The only reason I can believe it was Simon & Schuster audio that produced it is that it was done in 2006, before audiobooks really took off due to smartphones. True performers are now hired, not hacks. Mr. Scott may be a talented man, but he is not a talented reader in this particular instance. His accents are truly atrocious. A Russian sounds like a Spaniard who sounds like a first generation immigrant from Jersey. Thank the Lord that Mr. Hemingway is dead and didn't have to listen to this butchery or the bells may have tolled for Mr. Scott, who is probably a very nice man.
Dead pan ending...sort of dead pan all the way through for me.
would like to try Hemingway narrated by an Englishmen.
Almost being there
The Old Man
First I have listened to
Illustrates well that Civil War is Never Civil
Read the Book, then see the film.
This is one of the classics everyone has heard of, but I had not read it. The audiobook is excellent, the narrator does a great job, and the story, though it evolves slowly by today's standards, is gripping, specially if you are interested in the Spanish Civil War. Apart from the hero and his band, bit player characters on the sidelines, based on real-life protagonists of the War, can be seen: Andre Marty, Karkhov alias Kolstov, etc... As the book progresses towards its conclusion, things become more tense, fraught with danger, and one comes to realize that Hemingway "invented" some of the writing techniques commonly used today in thrillers. I recommend this book.
"Who is Thee?"
The narration is a little dull, as is the story. There is something strangely captivating about it, despite all that and the characters have an almost unlimited depth to them, but it's not the most colourful book I've listened to...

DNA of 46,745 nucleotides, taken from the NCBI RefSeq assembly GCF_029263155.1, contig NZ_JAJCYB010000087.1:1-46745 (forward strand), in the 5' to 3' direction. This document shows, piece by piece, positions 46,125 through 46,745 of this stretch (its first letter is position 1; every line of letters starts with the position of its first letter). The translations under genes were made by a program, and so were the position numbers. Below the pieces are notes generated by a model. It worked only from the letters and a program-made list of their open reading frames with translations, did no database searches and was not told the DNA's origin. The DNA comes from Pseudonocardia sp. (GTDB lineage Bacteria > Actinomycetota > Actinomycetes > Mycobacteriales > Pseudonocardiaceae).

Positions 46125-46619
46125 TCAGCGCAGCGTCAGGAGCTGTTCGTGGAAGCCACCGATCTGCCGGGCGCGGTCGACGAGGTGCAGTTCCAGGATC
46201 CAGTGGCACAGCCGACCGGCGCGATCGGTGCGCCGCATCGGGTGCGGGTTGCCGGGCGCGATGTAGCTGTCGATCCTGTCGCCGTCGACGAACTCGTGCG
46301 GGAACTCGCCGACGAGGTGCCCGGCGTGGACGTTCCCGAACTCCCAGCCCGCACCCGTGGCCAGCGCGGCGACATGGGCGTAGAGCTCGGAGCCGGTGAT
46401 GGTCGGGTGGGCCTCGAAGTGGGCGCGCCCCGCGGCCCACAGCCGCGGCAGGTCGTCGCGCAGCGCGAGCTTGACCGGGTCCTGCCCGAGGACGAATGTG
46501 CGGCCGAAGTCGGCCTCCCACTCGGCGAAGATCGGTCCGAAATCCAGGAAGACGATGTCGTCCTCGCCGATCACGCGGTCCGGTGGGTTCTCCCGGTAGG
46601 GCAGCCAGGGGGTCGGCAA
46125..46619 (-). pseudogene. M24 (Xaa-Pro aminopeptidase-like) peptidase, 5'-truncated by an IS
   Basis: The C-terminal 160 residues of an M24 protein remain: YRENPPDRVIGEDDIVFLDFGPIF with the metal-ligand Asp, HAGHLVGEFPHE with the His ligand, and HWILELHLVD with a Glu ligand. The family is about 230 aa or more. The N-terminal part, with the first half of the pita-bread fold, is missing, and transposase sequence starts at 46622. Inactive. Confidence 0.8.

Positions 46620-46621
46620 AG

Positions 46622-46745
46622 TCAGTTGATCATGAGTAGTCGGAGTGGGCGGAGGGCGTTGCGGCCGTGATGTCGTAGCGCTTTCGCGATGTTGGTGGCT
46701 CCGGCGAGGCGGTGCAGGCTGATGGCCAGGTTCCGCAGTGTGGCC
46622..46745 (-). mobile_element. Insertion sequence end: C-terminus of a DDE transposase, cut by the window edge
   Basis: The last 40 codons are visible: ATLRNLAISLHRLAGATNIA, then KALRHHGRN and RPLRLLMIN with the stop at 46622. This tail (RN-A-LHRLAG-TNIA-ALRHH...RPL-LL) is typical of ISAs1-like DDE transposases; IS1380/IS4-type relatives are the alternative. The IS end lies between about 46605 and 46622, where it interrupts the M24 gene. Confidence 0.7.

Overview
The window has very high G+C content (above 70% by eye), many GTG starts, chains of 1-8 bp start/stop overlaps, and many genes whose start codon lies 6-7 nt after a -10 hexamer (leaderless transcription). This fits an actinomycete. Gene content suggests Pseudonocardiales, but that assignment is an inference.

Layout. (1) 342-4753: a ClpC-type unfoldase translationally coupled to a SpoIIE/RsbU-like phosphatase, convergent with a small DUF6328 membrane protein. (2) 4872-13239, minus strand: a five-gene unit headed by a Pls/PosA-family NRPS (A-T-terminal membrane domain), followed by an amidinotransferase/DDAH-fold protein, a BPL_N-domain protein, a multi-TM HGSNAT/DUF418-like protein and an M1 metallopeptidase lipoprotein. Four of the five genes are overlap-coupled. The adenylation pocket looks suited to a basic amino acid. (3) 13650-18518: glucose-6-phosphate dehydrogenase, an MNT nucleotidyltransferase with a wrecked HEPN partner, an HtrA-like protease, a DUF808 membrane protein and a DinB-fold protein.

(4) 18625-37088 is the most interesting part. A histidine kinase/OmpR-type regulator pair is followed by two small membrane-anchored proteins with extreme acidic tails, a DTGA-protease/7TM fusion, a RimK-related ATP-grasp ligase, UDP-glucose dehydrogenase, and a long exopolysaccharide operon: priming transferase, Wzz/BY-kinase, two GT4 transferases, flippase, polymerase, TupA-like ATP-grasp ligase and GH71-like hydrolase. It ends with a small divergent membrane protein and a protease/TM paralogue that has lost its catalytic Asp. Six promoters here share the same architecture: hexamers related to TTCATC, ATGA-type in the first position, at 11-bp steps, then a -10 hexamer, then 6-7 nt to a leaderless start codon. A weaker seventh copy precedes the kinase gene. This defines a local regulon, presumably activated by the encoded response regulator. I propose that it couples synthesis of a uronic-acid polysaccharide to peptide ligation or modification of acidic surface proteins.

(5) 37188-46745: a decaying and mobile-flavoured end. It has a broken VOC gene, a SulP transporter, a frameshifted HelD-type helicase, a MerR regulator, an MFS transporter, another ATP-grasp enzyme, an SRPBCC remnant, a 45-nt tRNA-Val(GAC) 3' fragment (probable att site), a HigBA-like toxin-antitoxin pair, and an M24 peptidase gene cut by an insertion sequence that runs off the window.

"I'd just watch the film"
I have already tried other Hemingway books on audible, but I'm not being very successful. This I'd the first one I haven't finished.
It was so slow and boring. I got very fed up with the way he writes. I know he is supposed to have honed the language to make it sparse, but he seemed to use the same phrases over and over. I can't tell you about the story - I think they were still lying in the camp the last time I listened.
I haven't checked if he was the same narrator in the other Hemingway books, but I will actively avoid him.
I wish I could say it did. It must have some sort of story or they wouldn't have made a film of it. On the other hand the film of To Have And Have Not, with Humphrey Bogart was nothing like the book.
How can a book about civil war, and a explosives expert lack so much? Or should I have hung on for them to blow up the train or the bridge or whatever it was before I gave in?
"Spanish War novel is excellent value."
Hemingway was well known for his interest in bullfighting, Spain and war and all of these are in the novel. The story is set in the Spanish hills and it follows a young American adventurer, Robert Jordan, who has volunteered to fight with the Spanish guerillas. The narrator was well-suited to the lead-role and after listening to this book as many times as I have, it is difficult to imagine anyone else portraying him.